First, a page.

*****

Anyway, to the The Dæmons. And to a question it poses which is far more important than whether science trumps magic. It is this: why does sweet, spunky little companion Jo (Katy Manning) put up with this condescending boor of a Doctor (Jon Pertwee)?

Over the course of five episodes, he accuses her of wasting his time, calls her a ‘reasonably intelligent young lady’ but with ‘absurd ideas’, berates her for misreading a map, accuses her of fussing (after she’s just helped him recover from being frozen stiff), smugly points out that she can’t speak Latin, is exasperated when she doesn’t understand e=mc squared, and berates her for calling the Brigadier’s plan idiotic – when he did exactly that just seconds before.

What really takes the biscuit is his reaction after Jo offers to give up her life so that the Doctor might live.

DOCTOR: Well, by a ridiculous and foolhardy act of self-sacrifice, Jo here has managed to save us.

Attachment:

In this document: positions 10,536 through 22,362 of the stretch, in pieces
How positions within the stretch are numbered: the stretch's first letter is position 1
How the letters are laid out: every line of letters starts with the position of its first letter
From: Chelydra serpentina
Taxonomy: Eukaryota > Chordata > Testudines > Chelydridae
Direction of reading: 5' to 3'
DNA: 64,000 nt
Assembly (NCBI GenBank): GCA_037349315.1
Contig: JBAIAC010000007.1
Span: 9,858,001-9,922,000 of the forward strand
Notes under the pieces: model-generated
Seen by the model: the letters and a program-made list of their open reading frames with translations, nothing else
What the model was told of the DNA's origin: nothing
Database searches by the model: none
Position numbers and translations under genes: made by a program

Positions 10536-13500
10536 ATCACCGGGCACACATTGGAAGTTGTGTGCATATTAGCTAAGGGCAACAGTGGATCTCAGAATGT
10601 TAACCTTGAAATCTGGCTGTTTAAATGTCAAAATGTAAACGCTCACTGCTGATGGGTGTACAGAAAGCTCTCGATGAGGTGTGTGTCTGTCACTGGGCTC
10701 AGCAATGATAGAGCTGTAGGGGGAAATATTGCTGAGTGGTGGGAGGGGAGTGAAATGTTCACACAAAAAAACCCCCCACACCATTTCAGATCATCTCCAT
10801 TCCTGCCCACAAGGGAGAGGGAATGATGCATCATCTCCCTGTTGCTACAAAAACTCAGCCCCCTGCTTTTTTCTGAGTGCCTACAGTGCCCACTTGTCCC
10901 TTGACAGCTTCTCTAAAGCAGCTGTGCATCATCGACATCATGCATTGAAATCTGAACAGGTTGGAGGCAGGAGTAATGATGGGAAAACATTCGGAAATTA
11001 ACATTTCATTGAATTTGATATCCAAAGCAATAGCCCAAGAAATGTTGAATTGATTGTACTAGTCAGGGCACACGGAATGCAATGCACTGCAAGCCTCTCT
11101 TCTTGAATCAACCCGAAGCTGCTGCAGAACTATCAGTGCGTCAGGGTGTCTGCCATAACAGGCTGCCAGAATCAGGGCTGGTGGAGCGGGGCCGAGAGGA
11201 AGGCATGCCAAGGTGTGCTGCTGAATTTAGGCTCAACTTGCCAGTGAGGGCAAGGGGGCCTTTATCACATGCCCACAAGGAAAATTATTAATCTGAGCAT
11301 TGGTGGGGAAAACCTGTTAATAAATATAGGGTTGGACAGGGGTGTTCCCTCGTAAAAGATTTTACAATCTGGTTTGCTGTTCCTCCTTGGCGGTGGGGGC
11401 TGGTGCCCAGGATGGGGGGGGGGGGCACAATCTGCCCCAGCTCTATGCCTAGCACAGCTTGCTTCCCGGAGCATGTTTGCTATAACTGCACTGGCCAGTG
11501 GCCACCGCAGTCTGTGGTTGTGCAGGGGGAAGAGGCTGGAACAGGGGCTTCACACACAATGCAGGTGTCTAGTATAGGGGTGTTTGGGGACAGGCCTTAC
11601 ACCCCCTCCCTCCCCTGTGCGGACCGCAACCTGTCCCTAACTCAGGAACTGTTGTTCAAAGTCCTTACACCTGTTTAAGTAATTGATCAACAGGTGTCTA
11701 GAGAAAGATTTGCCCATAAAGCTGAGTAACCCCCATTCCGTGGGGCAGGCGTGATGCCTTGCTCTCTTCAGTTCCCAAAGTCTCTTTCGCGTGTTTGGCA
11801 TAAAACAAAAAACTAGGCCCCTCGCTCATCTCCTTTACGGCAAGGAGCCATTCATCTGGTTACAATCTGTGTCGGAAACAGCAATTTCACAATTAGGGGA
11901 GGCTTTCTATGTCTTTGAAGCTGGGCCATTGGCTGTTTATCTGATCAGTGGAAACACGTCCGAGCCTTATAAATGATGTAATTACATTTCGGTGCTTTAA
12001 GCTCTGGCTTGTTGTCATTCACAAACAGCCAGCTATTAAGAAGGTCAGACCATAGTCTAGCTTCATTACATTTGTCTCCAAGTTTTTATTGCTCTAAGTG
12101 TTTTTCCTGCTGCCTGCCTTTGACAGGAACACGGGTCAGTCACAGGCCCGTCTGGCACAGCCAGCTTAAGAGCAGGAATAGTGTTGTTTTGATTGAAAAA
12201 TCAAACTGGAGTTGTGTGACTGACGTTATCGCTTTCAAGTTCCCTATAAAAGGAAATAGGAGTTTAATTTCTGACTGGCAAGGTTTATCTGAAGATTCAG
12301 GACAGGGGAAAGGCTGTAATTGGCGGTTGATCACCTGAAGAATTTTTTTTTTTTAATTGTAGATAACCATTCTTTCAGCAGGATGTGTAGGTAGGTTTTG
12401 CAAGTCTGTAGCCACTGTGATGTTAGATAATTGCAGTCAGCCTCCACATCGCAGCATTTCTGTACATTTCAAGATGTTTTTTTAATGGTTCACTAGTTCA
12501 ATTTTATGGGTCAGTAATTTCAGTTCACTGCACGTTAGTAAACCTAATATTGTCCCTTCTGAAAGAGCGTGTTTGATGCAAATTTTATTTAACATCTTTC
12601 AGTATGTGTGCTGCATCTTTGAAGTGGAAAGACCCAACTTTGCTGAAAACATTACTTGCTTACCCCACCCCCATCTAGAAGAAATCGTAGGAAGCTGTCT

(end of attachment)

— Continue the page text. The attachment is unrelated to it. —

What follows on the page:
Well, you might call it ridiculous and foolhardy. Others might call it brave and compassionate.

DOCTOR: You see, Azal couldn’t face an act as irrational and as illogical as her being prepared to give up her life for me.

I’m right with him there, mate. She must have been remembering how much she liked you from previous stories, because there’s no indication in this one why she should feel so strongly about you.

DOCTOR: Look, Jo, why don’t you go and get out of that ridiculous garb?

On this planet, we say ‘thank you’. You big velvety jerk.

*****

Jo’s altruistic offer to save the Doctor is a big problem at the end this story. But let’s start at the other beginning.